to Down There-ness.
That’s the theme of “The Underwear Affair” – the BC Cancer Foundation’s walk/run to raise funds and awareness for cancers below the waist, like prostate and colorectal. My friend Rob will be walking the 5K on Saturday, July 9th – just another incredible feat in his amazing journey which he blogs about here.
And while we’re on the theme of Bringing Awareness to Down There-ness, prostate cancer “is as prevalent to men as breast cancer is to women,” – no doubt many in our industry have either experienced it firsthand or been impacted in some way. Prostate Cancer Canada recommends early screening, with a simple blood test to establish a baseline PSA score at the age of 40.
“The forestry sector is finding new life in innovative solutions that are not only helping the once struggling industry turn around, but also helping to usher in a green movement. After two years of work by FPAC, FPInnovations, and the Canadian Forest Service (CFS) of Natural Resources Canada, a new program called the Bio-pathways Project was set into motion this year with the goal of revitalizing the Canadian forestry sector.”
Difficulties of finding truckers from certain areas of the country lend added challenges in expeditiously delivering lumber to markets these days. No doubt the case for high cost of gas at the pumps can be factored into the mix when analyzing availability of transportation in relation to freight rates. Now comes word that “gas retailers are overcharging consumers.” Reports of faulty gas pumps across Canada is resulting in losses across Canada “in the millions.”
Lots of headlines today pointing to gains in US home prices. Upon closer look at the 20 cities tracked, prices appear to be just as varied as the reasons why. Still, an uptick overall, for the first time in eight months, is good news.
“Typically, an increase in shoplifting is believed to be an indicator of tough economic times. But a recent study by the National Retail Federation, which found that retail theft by employees is on the rise, says the recent spike in stealing could very well mean the economy is on the upswing.”
“Williams Lake was at ground zero of the mountain pine beetle that swept through the lodgepole pine stands of the Cariboo plateau, turning the surrounding hills the colour of rust. The beetle created a temporary rush to turn the timber into lumber before it deteriorated. But the collapse of the U.S. housing market killed much of the demand for lumber.
Many laid-off forest workers left for the oilpatch. The rustcoloured trees have turned grey in death. Now they blend in with the fir and aspen that remain alive, providing visual relief from the destruction, says Williams Lake Mayor Kerry Cook. And the loss of the U.S. market has been eased somewhat by China’s demand for lumber.”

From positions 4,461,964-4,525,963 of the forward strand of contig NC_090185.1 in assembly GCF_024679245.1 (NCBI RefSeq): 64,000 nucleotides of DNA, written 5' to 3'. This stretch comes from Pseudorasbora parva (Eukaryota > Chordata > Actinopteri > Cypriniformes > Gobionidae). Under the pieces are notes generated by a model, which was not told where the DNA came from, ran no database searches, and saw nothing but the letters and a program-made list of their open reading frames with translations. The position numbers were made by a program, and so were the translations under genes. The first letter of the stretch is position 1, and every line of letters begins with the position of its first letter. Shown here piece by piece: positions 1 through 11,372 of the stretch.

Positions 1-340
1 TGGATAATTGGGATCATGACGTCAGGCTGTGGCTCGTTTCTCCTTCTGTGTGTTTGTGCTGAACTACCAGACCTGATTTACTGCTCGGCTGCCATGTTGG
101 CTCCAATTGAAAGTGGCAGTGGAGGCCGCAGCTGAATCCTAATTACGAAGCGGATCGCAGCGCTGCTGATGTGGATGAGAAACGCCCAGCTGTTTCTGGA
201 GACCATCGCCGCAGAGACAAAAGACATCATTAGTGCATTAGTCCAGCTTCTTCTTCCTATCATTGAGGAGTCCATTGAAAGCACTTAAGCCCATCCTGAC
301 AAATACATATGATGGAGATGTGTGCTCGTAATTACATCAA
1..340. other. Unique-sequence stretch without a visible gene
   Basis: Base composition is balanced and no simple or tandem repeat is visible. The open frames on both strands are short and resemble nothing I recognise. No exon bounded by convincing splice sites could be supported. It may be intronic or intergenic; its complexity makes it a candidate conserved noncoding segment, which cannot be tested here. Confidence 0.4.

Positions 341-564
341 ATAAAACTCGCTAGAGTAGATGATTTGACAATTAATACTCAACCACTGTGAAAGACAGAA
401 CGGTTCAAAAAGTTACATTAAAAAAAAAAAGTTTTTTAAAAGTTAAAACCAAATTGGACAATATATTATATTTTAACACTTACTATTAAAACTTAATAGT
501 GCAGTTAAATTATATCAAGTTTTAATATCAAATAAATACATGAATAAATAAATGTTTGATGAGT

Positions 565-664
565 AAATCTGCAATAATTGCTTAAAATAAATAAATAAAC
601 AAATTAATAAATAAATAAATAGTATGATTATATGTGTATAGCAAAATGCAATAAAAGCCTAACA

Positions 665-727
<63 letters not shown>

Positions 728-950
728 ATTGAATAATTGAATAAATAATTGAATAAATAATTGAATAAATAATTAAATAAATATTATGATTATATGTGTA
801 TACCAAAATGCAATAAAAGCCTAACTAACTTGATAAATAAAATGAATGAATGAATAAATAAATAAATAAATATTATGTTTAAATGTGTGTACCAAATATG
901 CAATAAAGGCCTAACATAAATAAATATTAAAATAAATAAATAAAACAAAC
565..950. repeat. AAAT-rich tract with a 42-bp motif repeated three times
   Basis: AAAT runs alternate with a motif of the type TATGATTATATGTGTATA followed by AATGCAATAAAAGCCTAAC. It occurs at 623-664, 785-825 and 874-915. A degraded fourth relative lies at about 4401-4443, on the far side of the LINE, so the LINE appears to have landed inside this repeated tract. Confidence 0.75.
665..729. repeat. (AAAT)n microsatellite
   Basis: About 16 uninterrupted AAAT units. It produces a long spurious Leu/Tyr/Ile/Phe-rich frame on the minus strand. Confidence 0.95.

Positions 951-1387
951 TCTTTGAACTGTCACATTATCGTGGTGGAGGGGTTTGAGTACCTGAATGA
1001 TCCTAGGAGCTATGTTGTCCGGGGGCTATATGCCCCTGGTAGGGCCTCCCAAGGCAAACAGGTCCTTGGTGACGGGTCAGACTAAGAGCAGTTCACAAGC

The blogger CalculatedRisk continues to chart new-home sales and existing-home sales in the United States. Normally a close relationship, the chart illustrates a dramatic divergence (“distressing gap”) since the real estate bubble in 2006.
An interesting column in today’s Vancouver Sun by Steve Mitchell, UBC School of Forestry here, calling for a new vision to guide forest conservation and management.
“China might be the Asian economy grabbing most of the headlines with its meteoric growth and fledgling middle class, but India is no slouch. The world’s most populous democratic economy also has been maturing at breakneck speeds, achieving 8.5% growth last year, a pace The Economist predicts will help it surpass that of China by 2013. For Canadian entrepreneurs looking at expansion, the Indian market is rapidly becoming one where the risk is increasingly being outweighed by the opportunity for reward.”
I began reading Mike Apsey’s book entitled What’s All This Got to Do with the Price of 2×4’s over the weekend and couldn’t put it down. In a career spanning nearly 50 years as a forester, most notably as Deputy Minister of Forests for British Columbia and President and CEO of The Council of Forest Industries, the book offers a fascinating “insider’s” account of our industry – from the early booming years of the 60’s and 70’s, to the complex negotiations of Softwood Lumber Agreements today. Mike’s insightful, academic brilliance combined with vast experience in global forestry is shared in entertaining fashion. At the same time, the holistic, global perspective offered in this memoir reawakens sensitivities to wider points of view in matters related to our forests.
Book Review: Apsey_July_23_2006.